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    • Comment number 5. Posted by John Picken

      on 31 Jan 2012 14:42

      Thank you both for these comments. In particular the medical issues stand out for me. One issue with observation is the question of what is observed in order to make a diagnosis or prediction and in studying groups what are the criteria for group membership.
      With my condition of heart arrhythmia it is very likely that the functioning and relationship of the internal parts of the central nervous system are highly significant in the development of the condition. This has been put forward by leading figures in the field.
      Yet this possibility appears rarely considered by doctors in making assessments, for example in NICE guidelines. When considering groups the composition seems almost arbitrary. Since much of the research is driven by pharmaceutical companies it often appears drug criteria based rather than linking to patient driven sensitivities or issues. Consequently as an individual the treatments often appear inappropriate. If the diagnosis does not cover key issues in the development of the condition, applies learning to a patient that derives from inappropriate group categorisations then it is not surprising that patients find themselves poorly served by the medical system. The expectation that the medical profession must know the answer encourages the patient to under value their essential contribution and the medical profession to deny that contribution when it is put forward.

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    • Comment number 4. Posted by Huw Llewelyn

      on 31 Jan 2012 00:57

      Thank you for an excellent and stimulating discussion. I was struck by the close similarity between the scientific method and the ‘disciplined medical method’ used in day to day medical practice. I was therefore very interested in John Worrall’s idea of a programme on ‘evidence based medicine’. However, evidence based medicine is part of an intense process of ‘applied’ scientific method used by doctors (usually subconsciously but transparently by some). As in general science, in medicine there are (1) observations, (2) systems of predictive propositions with varying degrees of certainty (called diagnoses or hypotheses) and (3) actions (tests, treatments or experiments) to test these predictions. In day to day medical practice, the actions generate further observations and a cycle of revised diagnoses, more action leading to more evidence, and so on, as in all branches of science.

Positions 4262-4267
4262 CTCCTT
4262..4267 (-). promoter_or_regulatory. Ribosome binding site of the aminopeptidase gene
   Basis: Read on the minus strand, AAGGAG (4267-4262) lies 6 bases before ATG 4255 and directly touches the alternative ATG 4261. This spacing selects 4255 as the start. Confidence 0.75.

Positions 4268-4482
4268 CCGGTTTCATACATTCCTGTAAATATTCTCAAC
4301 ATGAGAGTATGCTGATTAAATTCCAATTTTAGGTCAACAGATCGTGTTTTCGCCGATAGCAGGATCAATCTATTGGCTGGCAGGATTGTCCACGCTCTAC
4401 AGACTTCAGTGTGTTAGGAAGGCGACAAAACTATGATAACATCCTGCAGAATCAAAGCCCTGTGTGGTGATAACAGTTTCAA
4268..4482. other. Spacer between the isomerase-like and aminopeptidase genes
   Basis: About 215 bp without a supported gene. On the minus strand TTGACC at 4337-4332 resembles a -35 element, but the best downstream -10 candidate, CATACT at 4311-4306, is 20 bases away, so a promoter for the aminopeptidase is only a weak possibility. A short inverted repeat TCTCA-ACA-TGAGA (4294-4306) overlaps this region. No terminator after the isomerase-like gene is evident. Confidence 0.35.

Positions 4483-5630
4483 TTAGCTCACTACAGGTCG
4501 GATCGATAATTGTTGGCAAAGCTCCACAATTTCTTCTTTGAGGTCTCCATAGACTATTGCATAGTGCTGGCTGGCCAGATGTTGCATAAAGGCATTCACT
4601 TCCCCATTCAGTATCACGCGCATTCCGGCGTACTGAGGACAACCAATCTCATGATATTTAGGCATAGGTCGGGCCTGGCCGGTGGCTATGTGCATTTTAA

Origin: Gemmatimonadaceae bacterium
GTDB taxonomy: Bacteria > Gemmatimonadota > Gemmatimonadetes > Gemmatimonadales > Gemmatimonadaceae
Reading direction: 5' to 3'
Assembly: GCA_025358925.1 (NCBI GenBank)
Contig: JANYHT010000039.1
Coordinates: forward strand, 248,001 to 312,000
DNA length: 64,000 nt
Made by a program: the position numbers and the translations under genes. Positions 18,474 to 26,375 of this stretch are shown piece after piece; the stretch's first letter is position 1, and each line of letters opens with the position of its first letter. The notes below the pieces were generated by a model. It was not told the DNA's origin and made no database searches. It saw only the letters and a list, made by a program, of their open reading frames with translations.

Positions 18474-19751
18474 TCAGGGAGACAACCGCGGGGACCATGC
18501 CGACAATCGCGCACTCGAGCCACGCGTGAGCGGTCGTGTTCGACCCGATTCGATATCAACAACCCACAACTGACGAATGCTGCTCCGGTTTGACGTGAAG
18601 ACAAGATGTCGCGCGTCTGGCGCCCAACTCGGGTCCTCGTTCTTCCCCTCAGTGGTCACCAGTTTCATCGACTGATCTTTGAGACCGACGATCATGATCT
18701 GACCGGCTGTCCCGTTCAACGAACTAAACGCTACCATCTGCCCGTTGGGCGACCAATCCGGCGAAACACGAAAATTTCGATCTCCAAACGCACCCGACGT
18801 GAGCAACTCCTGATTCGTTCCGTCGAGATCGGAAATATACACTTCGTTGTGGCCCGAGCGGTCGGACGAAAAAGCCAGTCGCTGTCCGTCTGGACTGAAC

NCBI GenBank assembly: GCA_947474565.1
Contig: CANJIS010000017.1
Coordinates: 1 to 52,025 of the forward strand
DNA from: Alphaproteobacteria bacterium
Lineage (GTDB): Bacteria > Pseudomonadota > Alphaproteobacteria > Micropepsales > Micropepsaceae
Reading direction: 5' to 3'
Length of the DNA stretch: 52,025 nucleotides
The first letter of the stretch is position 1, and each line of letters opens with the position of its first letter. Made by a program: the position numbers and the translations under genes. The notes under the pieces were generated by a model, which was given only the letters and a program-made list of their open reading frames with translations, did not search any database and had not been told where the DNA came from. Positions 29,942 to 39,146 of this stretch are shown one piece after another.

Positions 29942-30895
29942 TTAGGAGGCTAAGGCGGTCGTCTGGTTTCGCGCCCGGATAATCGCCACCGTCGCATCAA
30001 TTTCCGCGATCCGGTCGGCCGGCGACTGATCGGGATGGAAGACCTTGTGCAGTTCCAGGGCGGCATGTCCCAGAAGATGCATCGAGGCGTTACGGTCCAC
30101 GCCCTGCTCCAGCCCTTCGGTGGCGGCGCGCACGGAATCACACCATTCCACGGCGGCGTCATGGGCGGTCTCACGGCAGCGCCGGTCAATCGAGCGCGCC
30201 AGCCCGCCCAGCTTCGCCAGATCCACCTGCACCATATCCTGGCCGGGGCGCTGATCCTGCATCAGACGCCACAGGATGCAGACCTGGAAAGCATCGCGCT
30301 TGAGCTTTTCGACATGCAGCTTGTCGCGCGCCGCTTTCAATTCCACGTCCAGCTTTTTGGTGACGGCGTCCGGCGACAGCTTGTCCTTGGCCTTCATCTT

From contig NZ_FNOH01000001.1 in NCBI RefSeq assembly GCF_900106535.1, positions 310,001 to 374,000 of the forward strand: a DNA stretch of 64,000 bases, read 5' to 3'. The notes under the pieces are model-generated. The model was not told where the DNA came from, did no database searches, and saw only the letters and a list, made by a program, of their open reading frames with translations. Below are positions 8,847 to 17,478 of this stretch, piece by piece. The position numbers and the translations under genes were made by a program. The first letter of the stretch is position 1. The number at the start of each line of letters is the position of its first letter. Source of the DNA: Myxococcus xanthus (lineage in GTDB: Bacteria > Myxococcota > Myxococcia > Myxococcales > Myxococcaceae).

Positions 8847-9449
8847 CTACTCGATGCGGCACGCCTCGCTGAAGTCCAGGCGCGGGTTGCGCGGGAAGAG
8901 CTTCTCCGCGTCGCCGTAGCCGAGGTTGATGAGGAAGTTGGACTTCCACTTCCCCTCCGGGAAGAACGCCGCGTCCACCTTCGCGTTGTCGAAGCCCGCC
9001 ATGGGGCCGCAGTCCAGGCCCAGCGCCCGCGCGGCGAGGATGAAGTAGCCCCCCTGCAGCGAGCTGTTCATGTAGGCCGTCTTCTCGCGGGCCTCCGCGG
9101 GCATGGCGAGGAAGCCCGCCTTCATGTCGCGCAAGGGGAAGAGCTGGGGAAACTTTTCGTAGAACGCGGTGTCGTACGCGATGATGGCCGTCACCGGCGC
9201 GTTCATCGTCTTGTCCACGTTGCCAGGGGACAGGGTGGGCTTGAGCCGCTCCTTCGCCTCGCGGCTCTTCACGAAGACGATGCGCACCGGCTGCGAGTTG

Diagnoses, hypotheses and theories are thus systems of multiple predictions with various probabilities (usually with pithy summarizing titles e.g. ‘diabetes mellitus’ or ‘theory of relativity’). So in order to consider evidence based medicine, one must first consider the medical thought cycle of (1) evidence gathering, (2) diagnoses, (3) actions, more evidence gathering and so on, as applied to the individual patient. This is also important for those who wish for “no decision about me without me”, which is promised in the NHS reforms. ‘Evidence based medicine’ involves incorporating research done on groups of patients into the reasoning methods regarding an individual patient.

      Perhaps ‘In Our Time’ should consider this medical thought process applied to the individual patient first (as described, for example, in the Oxford Handbook of Clinical Diagnosis) before looking at ‘evidence based medicine’ based on groups of patients (e.g. placebo controlled therapeutic trials) that is used to support the medical thought process. Considering the more accessible medical thought process might also provide further insight into the ‘scientific method’ in general. For example, it would clarify the role of ‘probabilistic’ as opposed to the narrower ‘logical’ deduction and induction.

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    • Comment number 3. Posted by John Thompson

      on 30 Jan 2012 22:08

      Section 3.Popper's account of scientific methodology begins from inverting the traditional inductivist method associated with (e.g.) Francis Bacon and emphasising instead the importance of science offering testable, quantitative conjectures that can be proven wrong through experiment and observation. Sounds simple enough in a nutshell but it's one of the few truly big ideas that philosophy of science has ever given us and it led Popper on to propose revolutionary (at least for philosophers) ideas about how science functions. I suspect Popper got closer than any other philosopher to capturing how science might actually work. Ironically, the anti-methodological philosophies of science proposed by noted Popper critics like Thomas Kuhn and Paul Feyerabend lend themselves much more readily to authoritarian interpretations than Popper's falsificationism ever did.Popper replaced deduction by falsification. His celebrated theory of falsifiability, arguing that the inferences made in science are not inductive but deductive; science does not start with observations and proceed to generalise them but with problems, which it attacks with bold conjectures.He criticized Wittgenstein by saying there are real problems in philosophy not illusions